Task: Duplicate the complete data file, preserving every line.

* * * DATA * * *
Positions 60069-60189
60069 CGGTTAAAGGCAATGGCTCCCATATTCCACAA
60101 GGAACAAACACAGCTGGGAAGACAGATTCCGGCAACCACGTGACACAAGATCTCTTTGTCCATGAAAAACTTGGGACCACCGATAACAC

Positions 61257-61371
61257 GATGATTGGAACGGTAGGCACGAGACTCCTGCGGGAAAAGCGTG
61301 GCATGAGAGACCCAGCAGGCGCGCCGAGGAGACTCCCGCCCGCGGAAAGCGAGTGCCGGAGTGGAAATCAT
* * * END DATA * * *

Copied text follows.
Positions 60069-60189
60069 CGGTTAAAGGCAATGGCTCCCATATTCCACAA
60101 GGAACAAACACAGCTGGGAAGACAGATTCCGGCAACCACGTGACACAAGATCTCTTTGTCCATGAAAAACTTGGGACCACCGATAACAC

Positions 61257-61371
61257 GATGATTGGAACGGTAGGCACGAGACTCCTGCGGGAAAAGCGTG
61301 GCATGAGAGACCCAGCAGGCGCGCCGAGGAGACTCCCGCCCGCGGAAAGCGAGTGCCGGAGTGGAAATCAT